During the whole process I listened to questions and comments from other people who have been through emotional distress because of this religion, I tried to incorporate some or their concerns and questions in where I could. All in all I would say that this has been very therapeutic for me, facing my abusers who caused much depression and hardship in not only my life, but many others has made me feel like I took control of the situation and left under my own terms. After the whole ordeal was finished I left feeling no fear and no anxiety, I felt totally free.” – Sick of Lies

A few sample descriptions:

The elder who denies the “Two Witness” rule that protects pedophiles in the congregation as well as the Watchtower’s connection with the United Nations as an NGO (and they are still an NGO) (19:37)

An “anointed” elder is asked about proving the validity of the 607BCE date for the destruction of Jerusalem, gets flustered and says, “If the Watchtower says that’s what it is, then that’s what it is.” He is then asked about how you know you are of the anointed, and what would happen if the caller partook at the Memorial observance. (11:37)

Asking an elder about 607 BCE. (2:59)

The committee begins, they start by stating the reason they are there: “because your questioning everything” then state the reason they feel that I’m asking the questions is “your just trying to show your superiority because you have an education”. The elders in this committee repeatedly run down ‘higher education’ and state how it destroys spiritual minds.

“You’re looking for information that’s outside of what the Watchtower Bible and Tract Society has published… I support what the Watchtower Bible and Tract Society has to say. Those are my beliefs.” Never is the bible mentioned as the highest source, but always the Watchtower.

Questions are asked about how the elders handle someone who is suicidal or mentally ill. The elders simply reply that this is not their concern and they are simply there to assess wither or not the person qualifies for membership anymore. The elders state that baptism is a contract, and that once joined there is “no nice way out”. They take no responsibility for any depression or suicides that occur because of the shunning that results from their decision.

Second appeal hearing Part One. This time Dan is accompanied by Sean who came to provide him support and counsel if needed. Until last meeting where the elders allowed an outsider (Dan’s mother) to attend the entire hearing and even speak freely, this time they state confidentiality / elder privilege / organizational policy prevent any outsiders from viewing judicial committee under any circumstances.

Part two of appeal hearing. Elders ask if the meeting is being recorded and ask him ‘do you want to get in a war with us?’ ‘If this recording is being used for clandestine purposes you are in a heap of trouble’. Also the person is told that a picture he took of the elders was illegally taken.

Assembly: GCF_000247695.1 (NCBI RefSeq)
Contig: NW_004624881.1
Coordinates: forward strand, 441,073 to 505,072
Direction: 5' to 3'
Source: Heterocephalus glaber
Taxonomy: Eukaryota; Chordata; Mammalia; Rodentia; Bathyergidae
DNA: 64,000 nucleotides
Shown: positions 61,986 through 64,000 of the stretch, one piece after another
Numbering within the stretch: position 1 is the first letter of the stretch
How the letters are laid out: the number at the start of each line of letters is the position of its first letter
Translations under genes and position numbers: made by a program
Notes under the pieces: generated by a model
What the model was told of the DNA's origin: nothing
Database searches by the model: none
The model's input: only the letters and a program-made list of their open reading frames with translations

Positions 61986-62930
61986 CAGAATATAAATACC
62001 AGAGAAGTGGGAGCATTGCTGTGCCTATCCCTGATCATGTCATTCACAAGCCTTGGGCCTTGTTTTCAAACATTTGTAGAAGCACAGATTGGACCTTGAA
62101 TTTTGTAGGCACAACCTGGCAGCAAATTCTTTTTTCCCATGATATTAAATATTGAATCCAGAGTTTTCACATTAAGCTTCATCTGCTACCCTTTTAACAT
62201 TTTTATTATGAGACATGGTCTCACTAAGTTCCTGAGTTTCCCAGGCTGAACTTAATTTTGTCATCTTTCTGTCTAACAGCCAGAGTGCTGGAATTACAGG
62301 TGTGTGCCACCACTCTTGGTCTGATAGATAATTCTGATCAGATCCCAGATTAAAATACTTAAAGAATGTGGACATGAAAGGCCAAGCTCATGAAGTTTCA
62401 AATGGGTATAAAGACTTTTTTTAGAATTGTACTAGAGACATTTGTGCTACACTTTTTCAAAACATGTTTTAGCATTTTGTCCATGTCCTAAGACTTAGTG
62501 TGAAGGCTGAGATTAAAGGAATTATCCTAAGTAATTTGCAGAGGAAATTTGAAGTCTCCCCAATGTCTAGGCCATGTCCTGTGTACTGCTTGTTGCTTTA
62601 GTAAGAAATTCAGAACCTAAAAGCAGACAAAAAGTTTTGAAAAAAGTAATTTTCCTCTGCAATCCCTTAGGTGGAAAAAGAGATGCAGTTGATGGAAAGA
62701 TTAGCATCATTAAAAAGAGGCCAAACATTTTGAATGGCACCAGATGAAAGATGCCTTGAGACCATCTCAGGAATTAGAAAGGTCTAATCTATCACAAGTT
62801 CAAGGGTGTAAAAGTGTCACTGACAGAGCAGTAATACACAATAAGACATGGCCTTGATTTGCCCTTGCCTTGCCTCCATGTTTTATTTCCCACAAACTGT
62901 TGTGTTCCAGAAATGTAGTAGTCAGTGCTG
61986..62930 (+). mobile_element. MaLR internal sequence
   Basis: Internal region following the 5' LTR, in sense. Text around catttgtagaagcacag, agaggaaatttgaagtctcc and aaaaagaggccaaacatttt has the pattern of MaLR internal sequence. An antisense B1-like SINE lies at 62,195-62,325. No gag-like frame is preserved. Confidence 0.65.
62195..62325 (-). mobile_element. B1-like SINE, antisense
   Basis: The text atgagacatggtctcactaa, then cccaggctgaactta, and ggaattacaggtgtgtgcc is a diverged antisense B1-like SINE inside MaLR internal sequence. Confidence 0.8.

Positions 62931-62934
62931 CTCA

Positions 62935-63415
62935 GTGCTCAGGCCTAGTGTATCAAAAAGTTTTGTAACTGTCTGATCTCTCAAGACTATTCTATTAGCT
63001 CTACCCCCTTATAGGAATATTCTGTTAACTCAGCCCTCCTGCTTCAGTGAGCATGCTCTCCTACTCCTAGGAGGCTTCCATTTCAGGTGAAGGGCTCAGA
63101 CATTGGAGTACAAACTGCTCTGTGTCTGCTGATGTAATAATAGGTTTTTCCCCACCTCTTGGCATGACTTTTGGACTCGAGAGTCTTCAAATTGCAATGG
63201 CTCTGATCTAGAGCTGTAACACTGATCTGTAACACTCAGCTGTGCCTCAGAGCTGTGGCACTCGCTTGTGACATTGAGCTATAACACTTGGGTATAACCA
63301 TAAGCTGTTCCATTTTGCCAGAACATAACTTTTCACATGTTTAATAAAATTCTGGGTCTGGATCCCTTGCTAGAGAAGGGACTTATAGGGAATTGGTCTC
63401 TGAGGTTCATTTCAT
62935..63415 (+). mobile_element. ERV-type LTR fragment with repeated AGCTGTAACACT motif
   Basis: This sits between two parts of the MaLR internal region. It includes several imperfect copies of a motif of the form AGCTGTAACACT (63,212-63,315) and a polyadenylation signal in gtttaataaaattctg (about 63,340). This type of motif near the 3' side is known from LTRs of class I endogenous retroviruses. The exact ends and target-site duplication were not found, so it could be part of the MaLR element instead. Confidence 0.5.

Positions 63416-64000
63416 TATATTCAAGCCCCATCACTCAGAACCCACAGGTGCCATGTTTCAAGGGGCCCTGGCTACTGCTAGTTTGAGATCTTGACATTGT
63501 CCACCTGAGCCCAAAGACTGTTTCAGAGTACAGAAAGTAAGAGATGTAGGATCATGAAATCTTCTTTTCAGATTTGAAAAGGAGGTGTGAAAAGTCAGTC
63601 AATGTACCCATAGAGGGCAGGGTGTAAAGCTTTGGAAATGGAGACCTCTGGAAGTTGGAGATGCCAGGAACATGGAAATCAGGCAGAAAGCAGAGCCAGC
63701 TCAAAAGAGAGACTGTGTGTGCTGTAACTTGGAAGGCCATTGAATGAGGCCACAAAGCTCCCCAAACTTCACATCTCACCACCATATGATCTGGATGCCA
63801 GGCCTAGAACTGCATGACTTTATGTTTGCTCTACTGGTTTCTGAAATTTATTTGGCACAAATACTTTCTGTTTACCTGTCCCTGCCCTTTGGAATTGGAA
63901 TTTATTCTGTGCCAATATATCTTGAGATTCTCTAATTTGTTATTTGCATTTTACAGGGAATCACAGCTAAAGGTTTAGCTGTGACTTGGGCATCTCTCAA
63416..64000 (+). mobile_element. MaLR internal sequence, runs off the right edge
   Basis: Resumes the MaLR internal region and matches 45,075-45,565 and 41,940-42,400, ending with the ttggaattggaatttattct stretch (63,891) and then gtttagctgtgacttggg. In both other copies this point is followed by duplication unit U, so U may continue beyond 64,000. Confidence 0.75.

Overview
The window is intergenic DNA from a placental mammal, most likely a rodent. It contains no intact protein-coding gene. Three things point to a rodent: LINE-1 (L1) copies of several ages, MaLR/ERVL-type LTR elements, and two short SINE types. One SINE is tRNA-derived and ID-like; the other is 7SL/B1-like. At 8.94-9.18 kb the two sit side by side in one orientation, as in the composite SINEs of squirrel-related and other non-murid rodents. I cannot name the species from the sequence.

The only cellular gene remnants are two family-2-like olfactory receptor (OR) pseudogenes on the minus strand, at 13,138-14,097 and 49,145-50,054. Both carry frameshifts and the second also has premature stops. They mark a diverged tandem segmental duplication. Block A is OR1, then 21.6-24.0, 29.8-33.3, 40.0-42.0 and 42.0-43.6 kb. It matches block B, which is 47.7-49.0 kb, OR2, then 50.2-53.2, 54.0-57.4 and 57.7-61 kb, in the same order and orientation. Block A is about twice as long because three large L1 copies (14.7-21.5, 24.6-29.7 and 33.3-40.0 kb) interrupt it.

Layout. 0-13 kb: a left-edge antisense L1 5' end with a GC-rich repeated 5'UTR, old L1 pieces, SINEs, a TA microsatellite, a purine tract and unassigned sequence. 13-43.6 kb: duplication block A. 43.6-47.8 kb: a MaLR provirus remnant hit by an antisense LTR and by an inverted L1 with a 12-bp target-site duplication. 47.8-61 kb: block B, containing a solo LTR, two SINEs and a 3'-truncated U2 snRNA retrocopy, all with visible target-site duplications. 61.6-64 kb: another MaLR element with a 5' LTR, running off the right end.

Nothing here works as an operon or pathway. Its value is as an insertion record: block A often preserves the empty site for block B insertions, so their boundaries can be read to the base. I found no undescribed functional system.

04/26/06 Final Meeting with elders. Here the person is told the appeal committee has decided to uphold the decision to disfellowship. He is told there will be no more appeals and this decision will not be overturned.

JW District Convention Invitation Received

JW District Convention Invitation Received

What’s a girl got to do to have her house marked with an X on the local territory map of the JWs?

For the second time this week, I received a home-delivered invitation to the District Convention of Jehovah’s Witnesses. The first was delivered when we weren’t home. The second was delivered this morning by a lone man carrying an uncommonly nice leather valise. I think it’s the first time I’ve ever seen a JW at the door by himself; normally they travel in pairs. He didn’t say anything much, no attempt at the usual pitch – maybe he just wanted to get a look. Considering the other visits I’ve received, I wouldn’t be surprised.

I felt a little bit sorry for him. It’s a warm day, and my uphill driveway is difficult enough that we get few visitors at Halloween. So I didn’t ask any questions, didn’t make any statements. I just said “thank you,” and stepped back inside. The man who handed me the tract looked so cheerful. He is confident that he will survive and be part of God’s Kingdom. He thinks it is a literal place in history, and he’s going to see it and live forever on a Paradise earth while all the heretics and blasphemers and miscreants – basically, anyone who’s not a JW – die on the orders of the God of Love, with Christ (the Archangel Michael) arriving on a white horse for the slaughter. Sometimes I think the organization must be talking about an alien invasion of some kind. The cheerful man looks for “deliverance” from the world while not noticing (even as a black man) that the JW organizational structure is designed on the vocabulary of slavery: slave class, district/circuit overseer, and so on. But – each to their own path.